Shawn Healy is unsure what will happen to him once Victoria’s ban on rental evictions ends this weekend.
He has a $6000 debt hanging over his head and is approaching whatever comes next – he suspects a 60-day eviction notice or a lengthy battle in the state tribunal – with “fearful apprehension and anxiety”.
“It’s like a balancing act,” Mr Healy told The New Daily.
“You’ve got all the financial stress [of the debt] on one side, and then I’ve got my employment starting to come back … and I’m sure there are many people in my situation facing the same stress, the same problems.”
Mr Healy is one of tens of thousands of renters across Victoria, New South Wales and Western Australia who will lose protections once general moratoria on evictions and rent increases in those states expire this weekend.
The state-level bans, backdated to March last year and prolonged in September, were introduced to ward off a wave of evictions as renter-heavy industries, such as hospitality and retail, bore the brunt of social distancing and city-wide lockdowns.
At the time, Prime Minister Scott Morrison urged landlords and tenants to head to the bargaining table in “good faith”.
But Mr Healy says that didn’t happen in his case.
Mr Healy rented his current home in Oakleigh, in Melbourne’s south-east, for 15 years before the pandemic and never had issues with his agent.
But after losing a casual TAFE teaching position in July, and relying on JobSeeker for essentials, the 62-year-old said problems began when he approached his agent for a compromise.
Mr Healy claims he was coerced to sign a contract that locked him into paying 50 per cent of his $1217-a-month rent during the pandemic, on the proviso that he would pay the difference once he secured a new job down the track.
But while he has only just started picking up some casual shifts, Mr Healy said he has already been bombarded with emails and texts from his agent asking for rent and threatening to replace him with another tenant unless he pays back the $6000 debt.
“I sought a reduction and was knocked back, and the inference was that I was fortunate I was not evicted despite not having a job,” Mr Healy said.
“I accept I have obligations to pay rent and finding employment again is my No.1 priority … but I feel a sense of betrayal that after 15 years as a tenant, they’ve shown no real consideration at all and landed me with quite a substantial debt.”
Landlords call for ‘win-win conversations’
Real Estate Industry Partners CEO Sadhana Smiles said she hoped the end of the moratoria could spark “win-win conversations” between landlords and tenants.
She said the 12-month impasse meant owners could not conduct rental reviews, make decisions on selling homes in heavily impacted markets such as inner-city areas, or move family into their properties.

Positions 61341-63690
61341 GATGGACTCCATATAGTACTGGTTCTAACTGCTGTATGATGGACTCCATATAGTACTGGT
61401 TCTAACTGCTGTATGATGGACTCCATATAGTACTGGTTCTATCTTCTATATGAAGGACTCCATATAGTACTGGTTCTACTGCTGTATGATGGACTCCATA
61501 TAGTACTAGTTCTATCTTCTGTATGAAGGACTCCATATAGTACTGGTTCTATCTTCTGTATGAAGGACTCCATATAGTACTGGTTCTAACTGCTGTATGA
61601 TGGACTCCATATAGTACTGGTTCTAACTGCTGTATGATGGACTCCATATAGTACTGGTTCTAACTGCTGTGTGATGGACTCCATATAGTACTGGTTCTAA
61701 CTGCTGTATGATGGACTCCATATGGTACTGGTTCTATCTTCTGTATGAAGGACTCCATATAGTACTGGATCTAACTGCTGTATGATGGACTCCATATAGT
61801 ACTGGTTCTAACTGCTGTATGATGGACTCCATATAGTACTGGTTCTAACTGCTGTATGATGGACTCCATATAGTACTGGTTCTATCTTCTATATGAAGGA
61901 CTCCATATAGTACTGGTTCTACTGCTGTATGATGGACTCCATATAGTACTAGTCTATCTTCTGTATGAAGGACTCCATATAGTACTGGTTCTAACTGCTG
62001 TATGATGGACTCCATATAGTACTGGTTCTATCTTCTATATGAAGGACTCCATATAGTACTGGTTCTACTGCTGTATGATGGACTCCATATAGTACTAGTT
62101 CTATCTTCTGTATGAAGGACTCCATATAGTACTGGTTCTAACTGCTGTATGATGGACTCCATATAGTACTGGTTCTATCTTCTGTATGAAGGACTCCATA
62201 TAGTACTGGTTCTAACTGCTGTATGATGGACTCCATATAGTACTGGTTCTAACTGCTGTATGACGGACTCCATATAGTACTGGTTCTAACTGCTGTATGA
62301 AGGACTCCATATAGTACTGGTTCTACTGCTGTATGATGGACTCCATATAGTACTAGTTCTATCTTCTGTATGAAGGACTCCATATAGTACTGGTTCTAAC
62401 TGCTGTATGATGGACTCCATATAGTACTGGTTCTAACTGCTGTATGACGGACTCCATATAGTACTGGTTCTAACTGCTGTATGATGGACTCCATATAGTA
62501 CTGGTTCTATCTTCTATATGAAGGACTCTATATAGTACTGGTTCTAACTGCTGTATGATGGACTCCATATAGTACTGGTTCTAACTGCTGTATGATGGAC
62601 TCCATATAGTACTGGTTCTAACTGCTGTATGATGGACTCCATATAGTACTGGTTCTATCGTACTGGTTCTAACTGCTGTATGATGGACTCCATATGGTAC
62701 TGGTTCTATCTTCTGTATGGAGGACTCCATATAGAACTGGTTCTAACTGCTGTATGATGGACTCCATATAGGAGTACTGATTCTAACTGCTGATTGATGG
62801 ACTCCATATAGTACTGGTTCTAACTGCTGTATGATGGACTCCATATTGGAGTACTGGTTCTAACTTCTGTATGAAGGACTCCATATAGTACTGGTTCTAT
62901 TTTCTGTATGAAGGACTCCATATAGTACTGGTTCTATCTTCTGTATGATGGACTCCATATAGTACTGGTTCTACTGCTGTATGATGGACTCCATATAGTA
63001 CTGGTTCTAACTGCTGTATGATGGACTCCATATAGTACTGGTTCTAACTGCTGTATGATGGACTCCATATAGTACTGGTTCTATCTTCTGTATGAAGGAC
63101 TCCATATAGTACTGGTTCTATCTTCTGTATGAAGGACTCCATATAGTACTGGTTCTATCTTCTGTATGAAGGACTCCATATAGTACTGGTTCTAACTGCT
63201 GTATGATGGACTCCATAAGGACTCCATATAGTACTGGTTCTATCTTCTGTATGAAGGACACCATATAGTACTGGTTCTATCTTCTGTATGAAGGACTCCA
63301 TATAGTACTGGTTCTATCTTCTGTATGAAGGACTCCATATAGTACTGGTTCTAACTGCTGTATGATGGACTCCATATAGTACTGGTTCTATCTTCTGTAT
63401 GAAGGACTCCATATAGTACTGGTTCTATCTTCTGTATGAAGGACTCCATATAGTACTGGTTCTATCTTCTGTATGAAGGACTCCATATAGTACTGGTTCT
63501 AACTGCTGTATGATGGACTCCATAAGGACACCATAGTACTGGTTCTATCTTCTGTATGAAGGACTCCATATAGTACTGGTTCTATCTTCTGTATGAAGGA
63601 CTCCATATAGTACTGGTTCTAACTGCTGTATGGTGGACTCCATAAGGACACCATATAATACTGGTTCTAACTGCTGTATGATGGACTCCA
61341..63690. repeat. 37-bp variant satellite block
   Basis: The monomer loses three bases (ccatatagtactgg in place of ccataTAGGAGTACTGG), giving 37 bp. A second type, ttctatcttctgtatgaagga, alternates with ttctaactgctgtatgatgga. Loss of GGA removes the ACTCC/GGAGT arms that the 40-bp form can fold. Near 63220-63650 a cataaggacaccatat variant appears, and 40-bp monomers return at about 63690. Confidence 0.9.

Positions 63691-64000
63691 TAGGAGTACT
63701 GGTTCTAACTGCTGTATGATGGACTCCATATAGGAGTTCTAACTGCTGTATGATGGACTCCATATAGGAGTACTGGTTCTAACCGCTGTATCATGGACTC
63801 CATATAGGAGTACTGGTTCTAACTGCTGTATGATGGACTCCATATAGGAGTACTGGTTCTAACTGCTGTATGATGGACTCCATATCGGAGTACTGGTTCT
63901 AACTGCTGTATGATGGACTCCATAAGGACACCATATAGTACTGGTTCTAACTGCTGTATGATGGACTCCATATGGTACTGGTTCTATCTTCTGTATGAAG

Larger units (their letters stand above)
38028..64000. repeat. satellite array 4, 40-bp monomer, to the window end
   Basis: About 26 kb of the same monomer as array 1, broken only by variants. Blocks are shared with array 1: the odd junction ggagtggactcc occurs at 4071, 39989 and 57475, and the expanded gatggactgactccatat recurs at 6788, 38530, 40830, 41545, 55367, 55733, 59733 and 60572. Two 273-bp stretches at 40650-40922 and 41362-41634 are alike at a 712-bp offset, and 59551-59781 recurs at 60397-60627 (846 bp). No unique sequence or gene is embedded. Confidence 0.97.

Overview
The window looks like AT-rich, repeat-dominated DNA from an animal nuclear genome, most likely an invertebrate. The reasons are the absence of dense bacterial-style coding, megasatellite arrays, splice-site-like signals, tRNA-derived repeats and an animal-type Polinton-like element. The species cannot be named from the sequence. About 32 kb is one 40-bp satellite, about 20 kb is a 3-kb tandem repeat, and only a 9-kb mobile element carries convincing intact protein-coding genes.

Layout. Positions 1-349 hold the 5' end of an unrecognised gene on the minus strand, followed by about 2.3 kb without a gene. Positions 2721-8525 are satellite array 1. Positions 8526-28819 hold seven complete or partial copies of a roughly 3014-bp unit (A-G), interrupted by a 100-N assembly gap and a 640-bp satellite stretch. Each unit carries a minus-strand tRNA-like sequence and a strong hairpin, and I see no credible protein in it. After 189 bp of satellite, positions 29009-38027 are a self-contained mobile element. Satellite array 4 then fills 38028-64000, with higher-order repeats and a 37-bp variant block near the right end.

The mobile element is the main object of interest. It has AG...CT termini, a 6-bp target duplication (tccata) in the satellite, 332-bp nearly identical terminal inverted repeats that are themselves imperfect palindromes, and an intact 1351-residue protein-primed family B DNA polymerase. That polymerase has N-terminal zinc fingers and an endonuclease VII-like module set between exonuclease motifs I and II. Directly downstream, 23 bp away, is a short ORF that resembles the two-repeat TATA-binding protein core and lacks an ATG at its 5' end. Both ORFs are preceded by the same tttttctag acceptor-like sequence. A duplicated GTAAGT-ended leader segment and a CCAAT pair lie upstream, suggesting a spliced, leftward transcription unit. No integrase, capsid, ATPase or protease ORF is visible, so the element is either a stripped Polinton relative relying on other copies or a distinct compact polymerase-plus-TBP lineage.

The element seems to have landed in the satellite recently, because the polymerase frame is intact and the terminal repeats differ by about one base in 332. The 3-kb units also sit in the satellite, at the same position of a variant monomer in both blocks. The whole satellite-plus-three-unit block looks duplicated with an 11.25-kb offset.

“The biggest fear a tenant is going to have is they’ll be given 60 days to vacate … on the flipside, you’ve got owners thinking they can’t make their mortgage payments and so do they need to sell the property or increase the rent?” Ms Smiles told The New Daily.
“I don’t think we’re going to have this massive influx of vacancy notices. Most investors buying property do so to get rent out of it, and you’re not going to get rent if you keep kicking tenants out.”
However, Dr Chris Martin from the UNSW City Futures Research Centre said a wave of evictions was more likely to happen than Ms Smiles suggested, as government support payments were being wound back.
Dr Martin said the moratoria had temporarily served to address declining affordability in the private rental market, where two-thirds of low-income tenants pay more than 30 per of their income on rent.
But he said there were lessons to be learned from the pandemic and it was up to governments to heed them.
“Governments should be taking evictions more seriously as housing problems worsen, and we should set up tribunals so they can scrutinise termination proceedings much more, with a view it’s only as a last resort and people aren’t evicted into homelessness,” he said.
“As far as rent increases go, Australia could follow what’s been done in Ireland and Scotland recently, where the rate of increase is capped in so-called high-pressure rent zones where rent cannot increase by more than 4 per cent per annum.”
Renters’ advocates fear wave of evictions
A new survey from Victorian tenants union Renters and Housing Union Victoria (RAHU) on Tuesday found one in 10 renters were in “known rental debt” despite governments imploring landlords to reduce rent based on their tenant’s drop in income.
The union, which is urging governments to extend the moratorium until September so that transitional measures can be legislated, said those figures point to a looming rental debt crisis.
RAHU secretary Eirene Tsolidis Noyce told The New Daily that unless the problem is tackled through new protections or waiving outstanding arrears, more renters would buckle under severe financial pressure.
“Without [a moratorium], we will see an absolute floodgate open of renters being evicted with notices to vacate and exorbitant rent increases all at once, and we haven’t recovered from the pandemic,” Ms Tsolidis Noyce said.
However, she applauded a move by the Victorian government overnight to help COVID-affected tenants continue with transitional measures that prevent eviction on grounds of non-payment of rent, a ban on blacklisting and extensions to any dispute orders with VCAT.
“It’s a great win for renters to see the Andrews government taking these crucial first steps in ensuring time to get through this crisis,” Ms Tsolidis Noyce said.
“We will continue to make sure that the government takes further steps to cancel debt, and truly address the housing crisis.”